Why Is Critical Thinking So Hard to Teach?

By McCaffree, Kevin; Saide, Anondah | Skeptic (Altadena, CA), Fall 2014 | Go to article overview

Why Is Critical Thinking So Hard to Teach?


McCaffree, Kevin, Saide, Anondah, Skeptic (Altadena, CA)


CRITICAL THINKING HAS LONG BEEN RECOGNIZED AS the vehicle by which individuals make informed decisions. Yet, shockingly little understanding exists of how critical thinking strategies are best diffused to the public. In the U.S. there are several regional grassroots organizations such as the Center for Applied Rationality (1) that exist to encourage the development of critical thinking skills. Strategies are numerous and varied, ranging from straightforward group discussions of cognitive biases to thought experiments designed to improve objectivity and to

develop the ability to see things from another's perspective. In addition to such organizations that target individuals, groups and corporations, many colleges and universities offer classes that teach critical thinking strategies.

The Skeptics Society's own Skeptical Studies Curriculum Resource Center, informally known as Skepticism 101, (2) provides hundreds of resources from professors across the country actively teaching their own critical thinking courses. The skeptical and secular community feel the high percentage of the general public who believe pseudoscientific claims is worrisome, and education is seen as the means by which believers can be reasoned out of their misconceptions. Indeed, with survey data showing that between 67 and 73 percent of adults in the U.S. subscribe to at least one paranormal belief, (3,4) this topic needs empirical clarification.

Education and Paranormal Belief

Unfortunately, the empirical relation between educational attainment in general, and belief in the paranormal (e.g., in ghosts, astrology, telepathy) is a murky one. The results of research on whether education (as measured by number of years of formal education received) decreases belief have been mixed. Sociologist Erich Goode (5) has shown that educational attainment doesn't necessarily reduce belief in supra-empirical ideas, but rather it appears to moderate it. Educated people tend to simply believe different (demonstrably false) things than less educated people. For example, in a study by Tom Rice, college educated individuals were more likely to believe in psychic healing and deja vu, while those with only a high school education were more likely to believe in traditional religion and astrology. (6) The Baylor Religion Survey found that individuals with less than a high school diploma were more likely to have consulted a psychic, while college graduates were more likely to claim an out-of-body experience. (3) This suggests that rather than decreasing belief, education influences the nature of the beliefs a person holds (e.g., belief in homeopathy v. astrology).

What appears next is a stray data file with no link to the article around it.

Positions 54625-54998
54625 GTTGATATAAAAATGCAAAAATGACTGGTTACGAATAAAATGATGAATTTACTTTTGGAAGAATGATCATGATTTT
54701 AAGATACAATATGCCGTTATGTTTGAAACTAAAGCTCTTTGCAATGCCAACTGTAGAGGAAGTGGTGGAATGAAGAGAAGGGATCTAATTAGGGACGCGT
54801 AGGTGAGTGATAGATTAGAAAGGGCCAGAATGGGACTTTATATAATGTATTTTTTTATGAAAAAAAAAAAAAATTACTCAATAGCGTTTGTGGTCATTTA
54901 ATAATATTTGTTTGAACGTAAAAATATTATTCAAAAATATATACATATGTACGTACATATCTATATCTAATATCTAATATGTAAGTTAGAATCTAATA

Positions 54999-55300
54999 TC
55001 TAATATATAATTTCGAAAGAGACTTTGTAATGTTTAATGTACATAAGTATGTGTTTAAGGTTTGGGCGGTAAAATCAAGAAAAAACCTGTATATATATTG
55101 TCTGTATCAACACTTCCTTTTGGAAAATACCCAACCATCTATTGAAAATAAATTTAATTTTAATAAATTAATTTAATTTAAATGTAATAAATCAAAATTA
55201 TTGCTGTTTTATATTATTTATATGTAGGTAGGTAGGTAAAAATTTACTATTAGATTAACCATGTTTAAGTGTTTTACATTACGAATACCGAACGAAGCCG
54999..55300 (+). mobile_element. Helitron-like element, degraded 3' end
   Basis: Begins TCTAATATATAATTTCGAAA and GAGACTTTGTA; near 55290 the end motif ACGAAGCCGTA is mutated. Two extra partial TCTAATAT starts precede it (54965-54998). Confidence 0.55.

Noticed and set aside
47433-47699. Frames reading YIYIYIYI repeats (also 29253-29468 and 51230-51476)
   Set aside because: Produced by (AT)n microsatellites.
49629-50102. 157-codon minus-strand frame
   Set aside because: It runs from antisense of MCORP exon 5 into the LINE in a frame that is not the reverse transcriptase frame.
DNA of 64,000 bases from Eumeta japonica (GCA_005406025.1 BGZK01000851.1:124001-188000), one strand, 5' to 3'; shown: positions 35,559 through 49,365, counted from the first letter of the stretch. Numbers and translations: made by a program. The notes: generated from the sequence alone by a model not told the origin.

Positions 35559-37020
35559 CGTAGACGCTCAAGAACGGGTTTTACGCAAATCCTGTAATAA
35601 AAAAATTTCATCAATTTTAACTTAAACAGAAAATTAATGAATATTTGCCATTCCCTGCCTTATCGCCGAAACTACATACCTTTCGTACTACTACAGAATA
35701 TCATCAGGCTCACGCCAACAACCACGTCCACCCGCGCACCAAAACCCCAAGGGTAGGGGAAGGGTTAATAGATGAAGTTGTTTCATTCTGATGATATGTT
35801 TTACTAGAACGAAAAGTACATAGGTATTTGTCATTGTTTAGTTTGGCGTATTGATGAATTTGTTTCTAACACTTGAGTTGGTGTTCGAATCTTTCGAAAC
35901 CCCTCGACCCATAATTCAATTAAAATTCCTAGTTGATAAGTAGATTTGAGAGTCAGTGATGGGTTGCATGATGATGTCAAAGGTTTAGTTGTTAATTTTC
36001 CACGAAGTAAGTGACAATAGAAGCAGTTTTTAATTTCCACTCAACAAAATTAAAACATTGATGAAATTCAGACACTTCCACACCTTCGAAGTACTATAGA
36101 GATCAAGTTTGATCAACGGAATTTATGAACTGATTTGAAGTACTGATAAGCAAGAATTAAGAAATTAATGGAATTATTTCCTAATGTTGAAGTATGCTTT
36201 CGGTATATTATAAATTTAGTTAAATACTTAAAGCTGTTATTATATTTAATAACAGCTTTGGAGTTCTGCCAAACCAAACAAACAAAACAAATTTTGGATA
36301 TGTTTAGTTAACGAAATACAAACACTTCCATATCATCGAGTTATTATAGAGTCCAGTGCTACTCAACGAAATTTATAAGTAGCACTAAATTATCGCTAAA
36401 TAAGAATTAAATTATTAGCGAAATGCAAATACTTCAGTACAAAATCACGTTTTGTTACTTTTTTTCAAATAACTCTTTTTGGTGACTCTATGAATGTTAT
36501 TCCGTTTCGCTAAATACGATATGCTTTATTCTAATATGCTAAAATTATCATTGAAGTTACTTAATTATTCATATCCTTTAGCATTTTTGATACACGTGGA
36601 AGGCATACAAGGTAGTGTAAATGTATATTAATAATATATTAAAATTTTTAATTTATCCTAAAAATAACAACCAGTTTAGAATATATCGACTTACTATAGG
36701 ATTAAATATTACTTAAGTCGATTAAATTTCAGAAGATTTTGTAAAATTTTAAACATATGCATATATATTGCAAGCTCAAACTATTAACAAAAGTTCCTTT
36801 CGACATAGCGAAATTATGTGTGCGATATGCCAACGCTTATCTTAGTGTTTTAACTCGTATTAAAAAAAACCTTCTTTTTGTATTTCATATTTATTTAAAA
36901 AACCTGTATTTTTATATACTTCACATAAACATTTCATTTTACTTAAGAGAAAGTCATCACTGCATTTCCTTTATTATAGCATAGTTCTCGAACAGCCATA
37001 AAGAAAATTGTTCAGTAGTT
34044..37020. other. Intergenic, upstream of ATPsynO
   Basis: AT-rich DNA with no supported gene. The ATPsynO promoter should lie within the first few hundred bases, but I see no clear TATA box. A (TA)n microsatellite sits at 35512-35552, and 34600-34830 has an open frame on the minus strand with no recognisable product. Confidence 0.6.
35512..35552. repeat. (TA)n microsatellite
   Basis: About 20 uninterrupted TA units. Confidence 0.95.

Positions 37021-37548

Critical Thinking and Paranormal Belief

Given that educational attainment in general is not a prophylactic against holding supernatural or paranormal ideas, researchers have zeroed in on critical thinking training. However, research on critical thinking indicates that current training strategies in general do not necessarily decrease belief in the supernatural. An Austrian study that utilized both the Cornell Critical Thinking Test and Watson-Glaser Critical Thinking Appraisal found no significant relation between these measures and belief in the paranormal. (7) On the other hand, there is some evidence showing that individuals with an analytical cognitive style subscribe to distinctly less conventional views of God (e.g., deistic, pantheistic). (8) Other research has shown that individuals usually endorse supernatural beliefs simply because of a perceived consensus among others that these beliefs are, in fact, justified. (9,10) Thus, individuals may not necessarily--or at least consistently--engage their critical faculties in the assessment of supernatural beliefs; they may evaluate only the probability of their truth given the beliefs of others in their environment, and choose to believe (or not) on that basis.

This paper provides some evidence in support of the view that critical thinking may be as social as it is psychological. …

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